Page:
The 5 Stages of Post-Traumatic Stress Disorder
Everyone can develop post-traumatic stress disorder (PTSD) after experiencing or witnessing something traumatic, from sexual assault to the sudden death of a loved one. About 7 to 8 percent of the population will have PTSD at some point, and its symptoms can last for months to years and can afflict anyone, so it's important to know what the condition looks like and how it may progress.
PTSD progresses in five stages, each of which will be discussed below.
Also known as the "emergency" stage, this occurs immediately after the traumatic event takes place. People may be shocked about what just happened and may not know how to process it, which can induce anxiety and feelings of guilt. Additional symptoms include fear, helplessness and hypervigilance.
People can have some of these symptoms and not develop PTSD; it's normal for people to feel anxious or guilty immediately after experiencing a dangerous or stressful event.
People going through the denial stage will refuse to address the emotions that come with their trauma and triggers. Anyone prone to self-medicating may turn to drugs or alcohol to avoid dealing with the emotions they have when triggers arise.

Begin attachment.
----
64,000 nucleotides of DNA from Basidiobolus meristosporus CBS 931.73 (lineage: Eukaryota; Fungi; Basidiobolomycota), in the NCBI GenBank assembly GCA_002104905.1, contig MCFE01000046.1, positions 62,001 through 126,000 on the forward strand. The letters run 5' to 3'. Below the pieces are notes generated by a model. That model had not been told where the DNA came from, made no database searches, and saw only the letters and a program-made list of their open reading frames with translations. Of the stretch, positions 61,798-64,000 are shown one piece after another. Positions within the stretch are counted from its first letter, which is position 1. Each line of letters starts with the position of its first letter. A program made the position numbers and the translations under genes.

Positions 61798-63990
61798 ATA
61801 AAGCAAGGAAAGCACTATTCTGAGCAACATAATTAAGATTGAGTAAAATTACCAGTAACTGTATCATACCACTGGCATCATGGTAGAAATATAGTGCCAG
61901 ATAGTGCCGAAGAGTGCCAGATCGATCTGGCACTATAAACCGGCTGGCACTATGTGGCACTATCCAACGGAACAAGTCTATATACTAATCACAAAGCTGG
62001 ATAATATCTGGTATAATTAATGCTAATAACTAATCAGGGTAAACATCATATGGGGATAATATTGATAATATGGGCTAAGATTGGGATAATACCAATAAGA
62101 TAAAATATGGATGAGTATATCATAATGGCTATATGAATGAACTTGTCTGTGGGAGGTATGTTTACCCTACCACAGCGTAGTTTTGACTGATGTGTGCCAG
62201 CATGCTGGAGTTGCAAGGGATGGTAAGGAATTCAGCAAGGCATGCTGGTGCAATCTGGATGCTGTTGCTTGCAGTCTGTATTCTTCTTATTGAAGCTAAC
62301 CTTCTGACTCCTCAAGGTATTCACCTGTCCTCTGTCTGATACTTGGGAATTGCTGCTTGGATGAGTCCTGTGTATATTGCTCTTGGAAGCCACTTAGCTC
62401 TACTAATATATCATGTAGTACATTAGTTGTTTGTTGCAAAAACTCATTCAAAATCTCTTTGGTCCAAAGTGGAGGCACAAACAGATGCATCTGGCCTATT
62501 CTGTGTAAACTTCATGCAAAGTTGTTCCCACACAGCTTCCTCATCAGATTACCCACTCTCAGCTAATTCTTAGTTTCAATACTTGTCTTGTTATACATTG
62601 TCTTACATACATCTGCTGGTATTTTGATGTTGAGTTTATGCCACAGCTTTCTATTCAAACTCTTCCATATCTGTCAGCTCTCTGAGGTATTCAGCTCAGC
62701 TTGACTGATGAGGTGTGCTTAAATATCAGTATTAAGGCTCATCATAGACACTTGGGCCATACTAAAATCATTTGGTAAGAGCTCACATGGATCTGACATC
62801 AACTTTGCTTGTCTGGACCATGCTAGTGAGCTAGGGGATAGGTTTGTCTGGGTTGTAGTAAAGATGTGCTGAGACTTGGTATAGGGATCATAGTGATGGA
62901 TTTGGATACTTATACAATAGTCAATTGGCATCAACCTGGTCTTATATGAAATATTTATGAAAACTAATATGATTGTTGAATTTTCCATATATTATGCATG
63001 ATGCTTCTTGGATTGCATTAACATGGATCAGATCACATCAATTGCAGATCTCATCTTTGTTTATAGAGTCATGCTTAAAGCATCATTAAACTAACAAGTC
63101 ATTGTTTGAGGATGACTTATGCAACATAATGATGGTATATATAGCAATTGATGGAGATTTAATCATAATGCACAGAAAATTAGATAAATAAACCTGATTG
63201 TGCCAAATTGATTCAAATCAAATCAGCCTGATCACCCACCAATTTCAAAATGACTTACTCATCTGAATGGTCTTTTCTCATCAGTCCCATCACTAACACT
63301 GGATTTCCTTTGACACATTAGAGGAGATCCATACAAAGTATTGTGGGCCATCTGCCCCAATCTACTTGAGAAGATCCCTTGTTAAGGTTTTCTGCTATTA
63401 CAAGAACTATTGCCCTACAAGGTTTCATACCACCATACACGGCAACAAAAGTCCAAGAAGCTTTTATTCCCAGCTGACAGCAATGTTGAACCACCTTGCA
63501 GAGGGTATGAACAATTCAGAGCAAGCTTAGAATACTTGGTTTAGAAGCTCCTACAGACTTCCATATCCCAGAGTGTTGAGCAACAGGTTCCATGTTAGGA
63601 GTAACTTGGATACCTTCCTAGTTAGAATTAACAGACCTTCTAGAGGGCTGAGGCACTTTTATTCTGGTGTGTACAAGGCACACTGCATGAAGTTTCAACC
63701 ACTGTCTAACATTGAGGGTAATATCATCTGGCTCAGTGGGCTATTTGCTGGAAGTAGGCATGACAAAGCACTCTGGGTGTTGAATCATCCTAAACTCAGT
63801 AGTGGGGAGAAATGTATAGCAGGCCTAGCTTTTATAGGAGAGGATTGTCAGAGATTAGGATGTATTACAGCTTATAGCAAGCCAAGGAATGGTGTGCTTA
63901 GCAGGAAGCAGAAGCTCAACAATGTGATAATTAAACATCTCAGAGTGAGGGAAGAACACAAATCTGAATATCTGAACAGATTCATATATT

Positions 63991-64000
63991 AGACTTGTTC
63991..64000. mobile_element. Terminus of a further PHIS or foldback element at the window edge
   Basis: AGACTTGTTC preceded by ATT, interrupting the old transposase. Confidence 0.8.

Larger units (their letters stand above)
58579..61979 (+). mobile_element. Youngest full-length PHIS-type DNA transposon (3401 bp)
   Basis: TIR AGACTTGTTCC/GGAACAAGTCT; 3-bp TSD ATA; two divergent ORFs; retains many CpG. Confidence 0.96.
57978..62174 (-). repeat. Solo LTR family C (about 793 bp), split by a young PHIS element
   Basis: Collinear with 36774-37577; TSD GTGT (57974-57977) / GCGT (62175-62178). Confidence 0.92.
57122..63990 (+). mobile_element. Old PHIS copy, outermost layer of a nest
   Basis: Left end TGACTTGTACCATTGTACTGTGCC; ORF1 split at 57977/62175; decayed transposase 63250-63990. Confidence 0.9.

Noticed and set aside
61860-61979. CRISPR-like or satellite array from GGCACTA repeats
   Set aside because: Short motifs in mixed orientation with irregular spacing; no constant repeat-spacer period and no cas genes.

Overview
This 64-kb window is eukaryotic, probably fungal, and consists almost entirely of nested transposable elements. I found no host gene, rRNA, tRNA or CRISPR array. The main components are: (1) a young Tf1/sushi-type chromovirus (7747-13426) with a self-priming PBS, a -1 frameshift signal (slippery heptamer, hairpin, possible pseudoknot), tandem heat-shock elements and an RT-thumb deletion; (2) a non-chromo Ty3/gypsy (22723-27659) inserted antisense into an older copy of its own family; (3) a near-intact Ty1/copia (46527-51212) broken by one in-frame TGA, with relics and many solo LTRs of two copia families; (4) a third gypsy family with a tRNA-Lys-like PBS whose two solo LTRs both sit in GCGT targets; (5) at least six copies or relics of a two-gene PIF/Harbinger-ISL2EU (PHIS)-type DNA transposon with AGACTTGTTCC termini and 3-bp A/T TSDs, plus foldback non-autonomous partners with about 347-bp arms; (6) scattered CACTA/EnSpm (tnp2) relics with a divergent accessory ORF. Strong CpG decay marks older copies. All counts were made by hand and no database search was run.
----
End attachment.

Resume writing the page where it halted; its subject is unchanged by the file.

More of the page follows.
Not everyone with PTSD goes through this stage.
During this stage, people with PTSD begin to come to terms with what has happened. They may return to the scene of the trauma or have conversations with other people involved in the traumatic event.
They may not fully process their trauma in this stage, and that's OK. They may experience confusion, anxiety, anger, sadness, flashbacks, nightmares, loss of interest in normally enjoyable activities and trouble remembering details of the traumatic event.
It's important that PTSD sufferers accept any help that comes their way during this stage and avoid becoming cynical and withdrawn.
As people go through the recovery stage, they will have to address the more long-term symptoms of PTSD. They may already be living a fairly normal life, but long-term treatment can help keep PTSD from worsening and interfering with their progress.
For people who have been diagnosed with PTSD, talk therapy and medication can help manage the symptoms and identify triggers. A therapist can help deliver a fresh perspective on the traumatic event as they work toward getting back on track.
Symptoms they may face in this stage include nightmares, anxiety and flashbacks, and those are in addition to any other symptoms they may have experienced during the earlier stages of PTSD.
The reconstruction stage begins once sufferers start to look toward the future. They may be fearful, depressed or have some resentment about the future, and in this stage, they will address those feelings so they can move forward in a healthy way.
The symptoms of PTSD may come and go or develop long after a traumatic event transpired. If people don't make their way through these steps and build an appropriate support system, they may have to deal with the symptoms of PTSD for years after the event.
If you or someone you know has PTSD, help is available. Going to therapy and getting help isn't embarrassing or shameful, and receiving needed support immediately can keep the problem from getting worse.